lecturer


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See: pedagogue
References in classic literature ?
The lecturer was a clergyman, and his audience must be also his flock, for they held prayer-books as well as guide-books in their hands.
The lecturer unlocked the outer door and ushered us into his room.
drag the lecturer off the rostrum, and the male mutual instructor out of the class, and ease their poor addled heads of evenings by making them dance and sing with you.
The lecturer, who has lived most of his life in India, gave some marvelous exhibitions of his power, hypnotizing anyone who chose to submit himself to the experiment, by merely looking at him.
Before Esmond was written Thackeray had added the profession of lecturer to that of author.
I once heard a reverend lecturer on England, a man of learning and intelligence, after enumerating her scientific, literary, and political worthies, Shakespeare, Bacon, Cromwell, Milton, Newton, and others, speak next of her Christian heroes, whom, as if his profession required it of him, he elevated to a place far above all the rest, as the greatest of the great.
Oh, don't go on like a lecturer," groaned Flambeau; "put it in a few words.
The company once assembled, Poirot rose from his seat with the air of a popular lecturer, and bowed politely to his audience.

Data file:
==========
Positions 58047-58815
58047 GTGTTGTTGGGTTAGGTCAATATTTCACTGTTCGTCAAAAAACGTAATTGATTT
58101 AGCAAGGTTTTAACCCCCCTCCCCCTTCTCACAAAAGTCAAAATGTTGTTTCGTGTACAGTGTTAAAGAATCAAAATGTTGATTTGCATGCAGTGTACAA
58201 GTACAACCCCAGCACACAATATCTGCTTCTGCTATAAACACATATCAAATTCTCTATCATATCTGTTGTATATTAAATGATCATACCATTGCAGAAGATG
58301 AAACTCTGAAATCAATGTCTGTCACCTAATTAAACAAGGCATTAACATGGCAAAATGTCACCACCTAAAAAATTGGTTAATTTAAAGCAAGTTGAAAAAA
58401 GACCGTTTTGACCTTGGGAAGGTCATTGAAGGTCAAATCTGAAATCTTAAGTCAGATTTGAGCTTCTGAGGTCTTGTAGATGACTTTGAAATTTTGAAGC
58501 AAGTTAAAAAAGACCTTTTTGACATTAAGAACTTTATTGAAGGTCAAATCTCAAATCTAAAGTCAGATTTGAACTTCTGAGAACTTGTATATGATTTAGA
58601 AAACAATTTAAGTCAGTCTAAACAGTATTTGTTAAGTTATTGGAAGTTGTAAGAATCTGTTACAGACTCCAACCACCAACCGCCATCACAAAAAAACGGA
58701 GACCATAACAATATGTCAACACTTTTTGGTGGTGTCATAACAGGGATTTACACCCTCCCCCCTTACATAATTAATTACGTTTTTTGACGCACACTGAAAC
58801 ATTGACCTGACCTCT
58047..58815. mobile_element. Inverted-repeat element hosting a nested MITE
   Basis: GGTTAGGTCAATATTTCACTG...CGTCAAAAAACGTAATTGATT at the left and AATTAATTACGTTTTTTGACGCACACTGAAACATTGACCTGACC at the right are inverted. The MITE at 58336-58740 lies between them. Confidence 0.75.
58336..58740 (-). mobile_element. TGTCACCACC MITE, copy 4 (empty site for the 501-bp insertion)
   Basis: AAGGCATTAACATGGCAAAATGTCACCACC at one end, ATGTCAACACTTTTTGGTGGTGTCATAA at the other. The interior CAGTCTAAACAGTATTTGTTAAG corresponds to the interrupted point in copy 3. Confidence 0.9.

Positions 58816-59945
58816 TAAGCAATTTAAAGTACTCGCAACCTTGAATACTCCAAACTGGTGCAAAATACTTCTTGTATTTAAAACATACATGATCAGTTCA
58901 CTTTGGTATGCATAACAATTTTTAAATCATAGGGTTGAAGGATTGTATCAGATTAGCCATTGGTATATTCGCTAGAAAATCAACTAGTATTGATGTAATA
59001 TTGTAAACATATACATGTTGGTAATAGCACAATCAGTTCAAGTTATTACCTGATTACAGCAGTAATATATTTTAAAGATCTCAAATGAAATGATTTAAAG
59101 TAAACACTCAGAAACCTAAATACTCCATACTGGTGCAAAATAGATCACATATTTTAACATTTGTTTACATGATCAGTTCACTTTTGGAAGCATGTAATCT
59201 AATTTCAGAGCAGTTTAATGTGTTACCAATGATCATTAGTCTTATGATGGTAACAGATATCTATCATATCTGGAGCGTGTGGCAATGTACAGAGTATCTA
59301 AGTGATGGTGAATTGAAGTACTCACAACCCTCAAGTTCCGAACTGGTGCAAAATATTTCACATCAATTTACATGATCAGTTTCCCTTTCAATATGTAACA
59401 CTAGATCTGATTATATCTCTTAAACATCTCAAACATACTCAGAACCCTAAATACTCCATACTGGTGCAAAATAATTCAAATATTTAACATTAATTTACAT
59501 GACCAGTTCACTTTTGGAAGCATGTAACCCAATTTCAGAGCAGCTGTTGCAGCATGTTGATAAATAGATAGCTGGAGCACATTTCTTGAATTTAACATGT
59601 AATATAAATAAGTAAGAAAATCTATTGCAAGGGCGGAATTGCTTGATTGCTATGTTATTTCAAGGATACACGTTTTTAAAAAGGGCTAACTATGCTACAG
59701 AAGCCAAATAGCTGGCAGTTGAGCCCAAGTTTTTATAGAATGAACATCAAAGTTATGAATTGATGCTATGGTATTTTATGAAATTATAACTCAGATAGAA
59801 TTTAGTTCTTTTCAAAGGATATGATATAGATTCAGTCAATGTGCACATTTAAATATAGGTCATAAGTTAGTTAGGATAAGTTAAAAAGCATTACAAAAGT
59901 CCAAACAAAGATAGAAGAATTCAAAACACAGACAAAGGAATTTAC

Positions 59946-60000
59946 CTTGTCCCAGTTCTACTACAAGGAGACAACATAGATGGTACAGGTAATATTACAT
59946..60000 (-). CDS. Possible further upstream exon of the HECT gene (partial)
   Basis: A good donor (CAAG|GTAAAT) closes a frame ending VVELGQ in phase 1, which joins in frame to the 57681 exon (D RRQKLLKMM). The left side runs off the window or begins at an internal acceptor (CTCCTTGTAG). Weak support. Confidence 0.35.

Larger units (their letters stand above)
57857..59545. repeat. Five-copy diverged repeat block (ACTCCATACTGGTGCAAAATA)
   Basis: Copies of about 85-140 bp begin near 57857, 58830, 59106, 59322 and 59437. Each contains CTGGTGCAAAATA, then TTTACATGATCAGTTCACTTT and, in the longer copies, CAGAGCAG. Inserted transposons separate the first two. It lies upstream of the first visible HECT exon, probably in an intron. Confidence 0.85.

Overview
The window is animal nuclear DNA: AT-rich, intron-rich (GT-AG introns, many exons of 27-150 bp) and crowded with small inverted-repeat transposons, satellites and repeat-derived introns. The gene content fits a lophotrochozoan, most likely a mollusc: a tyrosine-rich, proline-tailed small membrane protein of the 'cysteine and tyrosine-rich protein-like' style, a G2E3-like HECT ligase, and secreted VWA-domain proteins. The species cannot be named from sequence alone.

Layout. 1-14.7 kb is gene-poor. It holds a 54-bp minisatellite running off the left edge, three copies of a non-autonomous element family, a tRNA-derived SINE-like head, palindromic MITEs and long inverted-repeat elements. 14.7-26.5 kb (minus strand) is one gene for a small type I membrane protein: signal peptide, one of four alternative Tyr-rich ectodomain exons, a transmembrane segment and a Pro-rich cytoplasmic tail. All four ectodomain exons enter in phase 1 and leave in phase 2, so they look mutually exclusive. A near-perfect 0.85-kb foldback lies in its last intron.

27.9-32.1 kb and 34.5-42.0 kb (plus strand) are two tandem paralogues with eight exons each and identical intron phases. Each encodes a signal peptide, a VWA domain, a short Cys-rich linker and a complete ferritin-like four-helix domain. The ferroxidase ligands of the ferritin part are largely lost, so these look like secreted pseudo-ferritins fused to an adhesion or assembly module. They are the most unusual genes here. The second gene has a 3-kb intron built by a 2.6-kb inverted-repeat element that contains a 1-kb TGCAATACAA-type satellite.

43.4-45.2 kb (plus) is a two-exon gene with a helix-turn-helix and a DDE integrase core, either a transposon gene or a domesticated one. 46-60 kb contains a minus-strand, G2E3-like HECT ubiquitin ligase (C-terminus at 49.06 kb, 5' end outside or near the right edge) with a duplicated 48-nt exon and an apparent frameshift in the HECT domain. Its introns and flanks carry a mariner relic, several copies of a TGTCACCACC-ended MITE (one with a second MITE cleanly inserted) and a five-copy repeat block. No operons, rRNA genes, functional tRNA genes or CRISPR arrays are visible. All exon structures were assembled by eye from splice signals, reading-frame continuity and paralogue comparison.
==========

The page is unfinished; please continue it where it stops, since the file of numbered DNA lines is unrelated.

The litmus paper is still the litmus paper," he enunciated in the formal manner of the lecturer.
Comrade Alexander Ossipon - nicknamed the Doctor, ex-medical student without a degree; afterwards wandering lecturer to working- men's associations upon the socialistic aspects of hygiene; author of a popular quasi-medical study (in the form of a cheap pamphlet seized promptly by the police) entitled "The Corroding Vices of the Middle Classes"; special delegate of the more or less mysterious Red Committee, together with Karl Yundt and Michaelis for the work of literary propaganda - turned upon the obscure familiar of at least two Embassies that glance of insufferable, hopelessly dense sufficiency which nothing but the frequentation of science can give to the dulness of common mortals.
A friend of mine in Lausanne, a lecturer in history at the University (he had married a Russian lady, a distant connection of Mrs.
The lecturer held up the tightly clenched right hand.